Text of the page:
Lots to think about, thank you.

I regularly run 6-9 miles and a few weeks ago started to run 11 miles once a week.  I missed that 11 miler on Sunday as I was recovering from the audax on Saturday.

I intend to keep plugging away with the base miles, come rain or shine.  Cycling and the gym on top of that, also swimming and yoda. :-\

"Flexible you are"

annie

Re: Running a marathon
« Reply #10 on: December 01, 2008, 09:01:27 pm »
Lots to think about, thank you.

I regularly run 6-9 miles and a few weeks ago started to run 11 miles once a week.  I missed that 11 miler on Sunday as I was recovering from the audax on Saturday.

I intend to keep plugging away with the base miles, come rain or shine.  Cycling and the gym on top of that, also swimming and yoda. :-\

"Flexible you are"


You bad man.

Yoda?? :-*

Re: Running a marathon
« Reply #11 on: December 01, 2008, 09:22:43 pm »
Lots to think about, thank you.

I regularly run 6-9 miles and a few weeks ago started to run 11 miles once a week.  I missed that 11 miler on Sunday as I was recovering from the audax on Saturday.

I intend to keep plugging away with the base miles, come rain or shine.  Cycling and the gym on top of that, also swimming and yoda. :-\

"Flexible you are"


You bad man.

Bad man, you are.

Yoda?? :-*


FTFY :thumbsup:


All this advice can be applied to riding the LEL too. Especialy "Don't skip the long runs rides" and run ride at your own pace. Which are probably the most important. The eating and drinking should come naturally.

Re: Running a marathon
« Reply #12 on: December 01, 2008, 09:44:04 pm »
A few years now since I did a marathon  :(  Hope this is of some use to you

Get yourself a mag like Runners World.   You need to run a 10 by christmas then up the mileage for your long run by 1 or 2  a week until you get to 20 or 22.  Why did I buy the mag you ask?  Look at the events in the back and pick two or three which fit in with your schedule.  I remember doing events like Watford 1/2 marathon, Rutland mini marathon, Ashby de la Zouch 20 etc.   They are great events because you get used to 'race' conditions and you just feel so good having done an event and got a gong or a t-shirt.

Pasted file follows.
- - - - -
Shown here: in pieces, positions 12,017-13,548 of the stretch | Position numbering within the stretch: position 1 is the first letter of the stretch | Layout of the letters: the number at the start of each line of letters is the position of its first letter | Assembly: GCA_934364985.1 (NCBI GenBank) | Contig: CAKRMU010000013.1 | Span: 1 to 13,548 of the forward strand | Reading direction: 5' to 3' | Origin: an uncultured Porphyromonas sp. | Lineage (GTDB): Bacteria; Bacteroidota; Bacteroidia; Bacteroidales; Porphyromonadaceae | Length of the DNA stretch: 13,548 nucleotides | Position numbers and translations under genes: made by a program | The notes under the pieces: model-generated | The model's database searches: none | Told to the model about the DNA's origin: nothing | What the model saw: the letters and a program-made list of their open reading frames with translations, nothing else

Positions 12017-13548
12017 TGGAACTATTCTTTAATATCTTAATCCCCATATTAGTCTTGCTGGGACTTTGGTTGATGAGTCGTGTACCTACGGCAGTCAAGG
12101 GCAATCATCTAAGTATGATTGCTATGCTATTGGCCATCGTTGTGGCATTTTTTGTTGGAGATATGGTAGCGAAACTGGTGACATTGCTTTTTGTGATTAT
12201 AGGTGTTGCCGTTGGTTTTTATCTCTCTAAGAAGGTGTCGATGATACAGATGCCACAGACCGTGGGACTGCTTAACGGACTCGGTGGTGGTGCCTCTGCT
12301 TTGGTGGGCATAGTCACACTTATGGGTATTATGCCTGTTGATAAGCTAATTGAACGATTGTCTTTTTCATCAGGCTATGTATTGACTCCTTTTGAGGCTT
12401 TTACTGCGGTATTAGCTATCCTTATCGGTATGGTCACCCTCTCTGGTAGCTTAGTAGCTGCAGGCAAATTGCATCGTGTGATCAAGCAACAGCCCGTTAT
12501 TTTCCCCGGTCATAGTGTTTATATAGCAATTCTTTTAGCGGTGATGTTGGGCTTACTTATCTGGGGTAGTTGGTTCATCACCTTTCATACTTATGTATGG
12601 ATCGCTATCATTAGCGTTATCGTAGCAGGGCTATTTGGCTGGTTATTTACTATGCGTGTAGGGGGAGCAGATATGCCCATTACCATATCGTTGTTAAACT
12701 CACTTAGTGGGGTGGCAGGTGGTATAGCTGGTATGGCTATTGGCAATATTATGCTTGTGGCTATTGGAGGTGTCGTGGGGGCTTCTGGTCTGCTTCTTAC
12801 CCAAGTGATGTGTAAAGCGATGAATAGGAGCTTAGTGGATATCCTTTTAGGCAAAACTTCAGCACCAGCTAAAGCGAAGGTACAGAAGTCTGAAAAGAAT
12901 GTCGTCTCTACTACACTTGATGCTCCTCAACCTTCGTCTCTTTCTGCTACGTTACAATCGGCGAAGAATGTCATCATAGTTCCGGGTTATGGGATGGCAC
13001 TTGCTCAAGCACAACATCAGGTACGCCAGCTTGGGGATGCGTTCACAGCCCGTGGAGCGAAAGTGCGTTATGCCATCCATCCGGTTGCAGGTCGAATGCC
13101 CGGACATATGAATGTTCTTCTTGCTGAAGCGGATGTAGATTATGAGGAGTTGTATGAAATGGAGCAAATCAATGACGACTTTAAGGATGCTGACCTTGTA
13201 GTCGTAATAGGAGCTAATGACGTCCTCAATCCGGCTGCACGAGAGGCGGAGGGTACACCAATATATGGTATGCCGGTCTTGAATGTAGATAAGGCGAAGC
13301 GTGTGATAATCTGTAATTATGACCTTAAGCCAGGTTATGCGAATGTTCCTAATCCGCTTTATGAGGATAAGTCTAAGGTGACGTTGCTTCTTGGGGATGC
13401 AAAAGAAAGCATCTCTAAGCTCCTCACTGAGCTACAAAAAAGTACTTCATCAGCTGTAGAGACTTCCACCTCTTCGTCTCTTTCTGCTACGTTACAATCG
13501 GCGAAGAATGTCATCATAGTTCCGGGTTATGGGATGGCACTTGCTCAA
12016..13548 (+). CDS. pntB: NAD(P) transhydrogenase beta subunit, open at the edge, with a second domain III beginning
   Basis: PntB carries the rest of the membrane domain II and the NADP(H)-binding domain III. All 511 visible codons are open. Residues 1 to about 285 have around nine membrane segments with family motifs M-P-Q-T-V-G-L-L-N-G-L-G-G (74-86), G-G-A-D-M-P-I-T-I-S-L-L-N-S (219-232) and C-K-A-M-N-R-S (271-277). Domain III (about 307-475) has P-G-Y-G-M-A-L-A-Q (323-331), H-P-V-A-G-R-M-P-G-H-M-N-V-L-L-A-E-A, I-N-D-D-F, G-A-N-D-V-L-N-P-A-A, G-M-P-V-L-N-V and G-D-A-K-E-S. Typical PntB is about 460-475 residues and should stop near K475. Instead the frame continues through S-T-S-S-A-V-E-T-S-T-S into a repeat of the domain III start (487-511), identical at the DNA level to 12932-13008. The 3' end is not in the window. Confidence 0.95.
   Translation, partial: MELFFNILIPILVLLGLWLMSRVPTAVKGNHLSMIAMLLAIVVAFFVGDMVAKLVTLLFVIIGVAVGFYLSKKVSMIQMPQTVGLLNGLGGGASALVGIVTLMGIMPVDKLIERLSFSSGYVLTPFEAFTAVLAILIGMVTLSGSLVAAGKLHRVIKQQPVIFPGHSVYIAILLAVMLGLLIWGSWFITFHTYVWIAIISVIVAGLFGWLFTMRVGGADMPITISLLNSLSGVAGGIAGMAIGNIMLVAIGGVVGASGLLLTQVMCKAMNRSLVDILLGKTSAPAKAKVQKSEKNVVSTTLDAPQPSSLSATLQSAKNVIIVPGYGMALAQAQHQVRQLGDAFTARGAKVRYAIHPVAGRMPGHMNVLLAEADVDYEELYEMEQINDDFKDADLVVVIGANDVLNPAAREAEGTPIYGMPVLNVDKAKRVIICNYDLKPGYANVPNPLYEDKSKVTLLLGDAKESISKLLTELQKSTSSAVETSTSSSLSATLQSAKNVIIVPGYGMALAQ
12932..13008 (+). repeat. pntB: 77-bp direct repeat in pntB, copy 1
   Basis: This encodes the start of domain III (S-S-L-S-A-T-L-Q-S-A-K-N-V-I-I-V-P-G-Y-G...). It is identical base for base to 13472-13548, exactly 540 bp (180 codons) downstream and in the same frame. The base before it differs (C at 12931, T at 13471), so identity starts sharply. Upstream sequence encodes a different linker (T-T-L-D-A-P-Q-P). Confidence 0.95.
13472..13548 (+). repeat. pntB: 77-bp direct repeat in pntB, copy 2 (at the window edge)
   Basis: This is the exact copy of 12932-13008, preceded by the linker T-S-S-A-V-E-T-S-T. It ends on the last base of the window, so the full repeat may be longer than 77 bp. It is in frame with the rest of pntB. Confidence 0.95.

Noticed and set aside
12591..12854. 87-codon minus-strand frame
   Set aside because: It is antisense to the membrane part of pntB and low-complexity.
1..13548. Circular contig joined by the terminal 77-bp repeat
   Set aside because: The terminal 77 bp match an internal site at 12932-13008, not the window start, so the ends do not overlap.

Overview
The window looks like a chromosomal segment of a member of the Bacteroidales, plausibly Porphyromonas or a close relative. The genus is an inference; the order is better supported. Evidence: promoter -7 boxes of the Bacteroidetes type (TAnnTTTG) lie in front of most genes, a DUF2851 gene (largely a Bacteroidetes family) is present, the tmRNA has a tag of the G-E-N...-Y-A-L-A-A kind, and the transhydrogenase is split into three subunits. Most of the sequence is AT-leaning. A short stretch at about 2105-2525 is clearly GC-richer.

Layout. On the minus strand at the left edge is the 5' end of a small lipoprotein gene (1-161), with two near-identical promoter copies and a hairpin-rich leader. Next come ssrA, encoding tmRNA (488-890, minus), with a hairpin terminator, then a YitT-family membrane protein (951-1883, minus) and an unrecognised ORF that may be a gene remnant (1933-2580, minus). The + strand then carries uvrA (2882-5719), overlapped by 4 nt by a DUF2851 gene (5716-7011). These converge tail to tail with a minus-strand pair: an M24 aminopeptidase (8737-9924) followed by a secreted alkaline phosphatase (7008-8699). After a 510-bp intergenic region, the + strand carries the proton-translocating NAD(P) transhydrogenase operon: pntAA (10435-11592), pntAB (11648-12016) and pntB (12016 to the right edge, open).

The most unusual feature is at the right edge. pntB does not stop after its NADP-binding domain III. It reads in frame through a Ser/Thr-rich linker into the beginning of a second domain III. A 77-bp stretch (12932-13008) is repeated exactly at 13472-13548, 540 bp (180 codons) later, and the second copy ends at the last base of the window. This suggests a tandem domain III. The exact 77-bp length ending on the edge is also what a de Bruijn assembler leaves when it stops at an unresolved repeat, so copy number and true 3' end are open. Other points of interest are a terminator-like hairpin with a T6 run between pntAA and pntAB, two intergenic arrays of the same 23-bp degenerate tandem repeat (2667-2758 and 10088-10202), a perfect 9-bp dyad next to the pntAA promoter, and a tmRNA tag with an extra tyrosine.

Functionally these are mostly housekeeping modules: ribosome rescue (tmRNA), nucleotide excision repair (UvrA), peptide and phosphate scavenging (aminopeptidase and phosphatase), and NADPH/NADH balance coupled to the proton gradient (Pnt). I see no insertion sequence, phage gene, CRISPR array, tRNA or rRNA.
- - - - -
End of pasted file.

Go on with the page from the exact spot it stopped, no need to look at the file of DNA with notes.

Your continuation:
My regime after new year used to be:

Monday         rest day
Tuesday        progressed from a 4 to a 7 varying my runs home from work
Wednesday  progressed from a 6 to a 13 local road club evening run
Thursday       rest day
Friday           progressed from a 5 to a 10 mile run home from work
Saturday      rest day 
Sunday         Progressed from a 10 to a 22 (not inc the marathon itself)

Weekly mileages went from 25 in early Jan to 52 by mid March.   I then had an easy week, another 52, then taper off ready for the marathon.   In the week before the marathon I did a 15 on the Sunday, 10 on the Tuesday, 7 on the Thursday and nothing then until the event.   Don't be tempted to over train when you feel ill, and don't over carbo-load in the last 24 hours.   :)

Kit:  Get yourself another pair of shoes now and alternate them.  This way you'll have two pairs of shoes broken in and at different wear rates.  The benefit?  Well, if you have a shoe crisis just before the event you can rely on the other pair.    Get socks, shorts, singlets or whatever and wear them.  Get used to them.  Don't use new kit on the day, ever.

Oh, and get some safety pins and / or a tri number belt for your race number.

Re: Running a marathon
« Reply #13 on: December 02, 2008, 01:09:34 pm »
Everything PB said!

There are training schedules available on the RunnersWorld UK website and loads and loads of advice on their forum.

When I ran a marathon in 2005 I made sure I had run at least 18 miles in training 2 or 3 times prior to tapering.  These were hard but on the day of the event everything came together and reaching 20 miles was such a milestone there was no way I was going to let a mere 10K more beat me.   

The secret is good preparation and to just aim to enjoy yourself, no more.  You'll have an idea of a time but no use beating yourself up if it slips during the race.  Your first race is a personal best so you can always aim to beat it some other time!

Good luck. 

Re: Running a marathon
« Reply #14 on: December 04, 2008, 08:08:18 pm »